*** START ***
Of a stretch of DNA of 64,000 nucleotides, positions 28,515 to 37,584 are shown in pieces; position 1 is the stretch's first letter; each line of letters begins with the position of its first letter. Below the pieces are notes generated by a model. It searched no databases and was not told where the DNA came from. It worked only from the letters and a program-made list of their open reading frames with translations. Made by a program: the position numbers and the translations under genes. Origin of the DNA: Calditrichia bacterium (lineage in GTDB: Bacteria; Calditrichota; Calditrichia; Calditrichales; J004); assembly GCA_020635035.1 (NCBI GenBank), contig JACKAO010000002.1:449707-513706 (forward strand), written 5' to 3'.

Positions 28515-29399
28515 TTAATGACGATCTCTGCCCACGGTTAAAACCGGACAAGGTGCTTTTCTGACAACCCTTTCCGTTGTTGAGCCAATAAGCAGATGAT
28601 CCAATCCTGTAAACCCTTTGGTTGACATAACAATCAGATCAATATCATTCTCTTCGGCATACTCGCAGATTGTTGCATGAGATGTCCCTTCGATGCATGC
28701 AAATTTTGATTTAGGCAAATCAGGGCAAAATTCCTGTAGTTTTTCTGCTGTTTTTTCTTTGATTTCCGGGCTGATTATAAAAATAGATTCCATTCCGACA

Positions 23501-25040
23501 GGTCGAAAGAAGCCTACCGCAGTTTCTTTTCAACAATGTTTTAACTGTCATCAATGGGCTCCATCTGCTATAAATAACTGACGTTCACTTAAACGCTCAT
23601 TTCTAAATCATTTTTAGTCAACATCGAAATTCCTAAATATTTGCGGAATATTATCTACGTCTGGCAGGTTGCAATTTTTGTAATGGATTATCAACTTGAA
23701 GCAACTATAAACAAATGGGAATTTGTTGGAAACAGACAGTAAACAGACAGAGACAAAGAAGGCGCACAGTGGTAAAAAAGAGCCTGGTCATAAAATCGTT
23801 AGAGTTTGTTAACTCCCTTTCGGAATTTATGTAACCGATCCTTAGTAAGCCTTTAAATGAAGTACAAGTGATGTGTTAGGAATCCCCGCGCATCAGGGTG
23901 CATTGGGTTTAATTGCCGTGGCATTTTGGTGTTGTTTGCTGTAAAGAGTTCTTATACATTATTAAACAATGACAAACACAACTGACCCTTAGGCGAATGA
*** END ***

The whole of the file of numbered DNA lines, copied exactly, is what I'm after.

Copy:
Of a stretch of DNA of 64,000 nucleotides, positions 28,515 to 37,584 are shown in pieces; position 1 is the stretch's first letter; each line of letters begins with the position of its first letter. Below the pieces are notes generated by a model. It searched no databases and was not told where the DNA came from. It worked only from the letters and a program-made list of their open reading frames with translations. Made by a program: the position numbers and the translations under genes. Origin of the DNA: Calditrichia bacterium (lineage in GTDB: Bacteria; Calditrichota; Calditrichia; Calditrichales; J004); assembly GCA_020635035.1 (NCBI GenBank), contig JACKAO010000002.1:449707-513706 (forward strand), written 5' to 3'.

Positions 28515-29399
28515 TTAATGACGATCTCTGCCCACGGTTAAAACCGGACAAGGTGCTTTTCTGACAACCCTTTCCGTTGTTGAGCCAATAAGCAGATGAT
28601 CCAATCCTGTAAACCCTTTGGTTGACATAACAATCAGATCAATATCATTCTCTTCGGCATACTCGCAGATTGTTGCATGAGATGTCCCTTCGATGCATGC
28701 AAATTTTGATTTAGGCAAATCAGGGCAAAATTCCTGTAGTTTTTCTGCTGTTTTTTCTTTGATTTCCGGGCTGATTATAAAAATAGATTCCATTCCGACA

Positions 23501-25040
23501 GGTCGAAAGAAGCCTACCGCAGTTTCTTTTCAACAATGTTTTAACTGTCATCAATGGGCTCCATCTGCTATAAATAACTGACGTTCACTTAAACGCTCAT
23601 TTCTAAATCATTTTTAGTCAACATCGAAATTCCTAAATATTTGCGGAATATTATCTACGTCTGGCAGGTTGCAATTTTTGTAATGGATTATCAACTTGAA
23701 GCAACTATAAACAAATGGGAATTTGTTGGAAACAGACAGTAAACAGACAGAGACAAAGAAGGCGCACAGTGGTAAAAAAGAGCCTGGTCATAAAATCGTT
23801 AGAGTTTGTTAACTCCCTTTCGGAATTTATGTAACCGATCCTTAGTAAGCCTTTAAATGAAGTACAAGTGATGTGTTAGGAATCCCCGCGCATCAGGGTG
23901 CATTGGGTTTAATTGCCGTGGCATTTTGGTGTTGTTTGCTGTAAAGAGTTCTTATACATTATTAAACAATGACAAACACAACTGACCCTTAGGCGAATGA